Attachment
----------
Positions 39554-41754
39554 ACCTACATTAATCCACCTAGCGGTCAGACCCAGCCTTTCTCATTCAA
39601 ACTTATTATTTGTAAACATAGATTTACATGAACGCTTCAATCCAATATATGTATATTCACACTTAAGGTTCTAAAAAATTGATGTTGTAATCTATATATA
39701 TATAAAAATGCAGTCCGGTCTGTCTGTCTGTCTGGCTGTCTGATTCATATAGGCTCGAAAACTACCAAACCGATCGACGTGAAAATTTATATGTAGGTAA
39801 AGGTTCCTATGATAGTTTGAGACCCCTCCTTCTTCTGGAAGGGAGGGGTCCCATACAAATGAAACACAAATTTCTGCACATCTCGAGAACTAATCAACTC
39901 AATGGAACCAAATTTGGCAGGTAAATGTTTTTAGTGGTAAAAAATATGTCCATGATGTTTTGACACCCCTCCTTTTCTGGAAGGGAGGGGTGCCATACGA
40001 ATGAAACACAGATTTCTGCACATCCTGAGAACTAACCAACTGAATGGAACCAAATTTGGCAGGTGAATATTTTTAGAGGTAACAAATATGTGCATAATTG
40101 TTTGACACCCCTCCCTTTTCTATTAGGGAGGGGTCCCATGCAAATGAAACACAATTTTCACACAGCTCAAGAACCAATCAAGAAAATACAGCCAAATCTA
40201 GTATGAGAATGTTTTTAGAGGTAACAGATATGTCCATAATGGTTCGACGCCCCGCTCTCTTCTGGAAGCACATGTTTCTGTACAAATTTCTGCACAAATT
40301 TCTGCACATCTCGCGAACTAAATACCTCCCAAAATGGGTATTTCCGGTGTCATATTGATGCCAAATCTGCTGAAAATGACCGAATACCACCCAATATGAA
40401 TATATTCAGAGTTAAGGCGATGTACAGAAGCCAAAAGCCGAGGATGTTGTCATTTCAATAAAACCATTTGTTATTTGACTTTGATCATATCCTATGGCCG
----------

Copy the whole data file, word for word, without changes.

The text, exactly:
Positions 39554-41754
39554 ACCTACATTAATCCACCTAGCGGTCAGACCCAGCCTTTCTCATTCAA
39601 ACTTATTATTTGTAAACATAGATTTACATGAACGCTTCAATCCAATATATGTATATTCACACTTAAGGTTCTAAAAAATTGATGTTGTAATCTATATATA
39701 TATAAAAATGCAGTCCGGTCTGTCTGTCTGTCTGGCTGTCTGATTCATATAGGCTCGAAAACTACCAAACCGATCGACGTGAAAATTTATATGTAGGTAA
39801 AGGTTCCTATGATAGTTTGAGACCCCTCCTTCTTCTGGAAGGGAGGGGTCCCATACAAATGAAACACAAATTTCTGCACATCTCGAGAACTAATCAACTC
39901 AATGGAACCAAATTTGGCAGGTAAATGTTTTTAGTGGTAAAAAATATGTCCATGATGTTTTGACACCCCTCCTTTTCTGGAAGGGAGGGGTGCCATACGA
40001 ATGAAACACAGATTTCTGCACATCCTGAGAACTAACCAACTGAATGGAACCAAATTTGGCAGGTGAATATTTTTAGAGGTAACAAATATGTGCATAATTG
40101 TTTGACACCCCTCCCTTTTCTATTAGGGAGGGGTCCCATGCAAATGAAACACAATTTTCACACAGCTCAAGAACCAATCAAGAAAATACAGCCAAATCTA
40201 GTATGAGAATGTTTTTAGAGGTAACAGATATGTCCATAATGGTTCGACGCCCCGCTCTCTTCTGGAAGCACATGTTTCTGTACAAATTTCTGCACAAATT
40301 TCTGCACATCTCGCGAACTAAATACCTCCCAAAATGGGTATTTCCGGTGTCATATTGATGCCAAATCTGCTGAAAATGACCGAATACCACCCAATATGAA
40401 TATATTCAGAGTTAAGGCGATGTACAGAAGCCAAAAGCCGAGGATGTTGTCATTTCAATAAAACCATTTGTTATTTGACTTTGATCATATCCTATGGCCG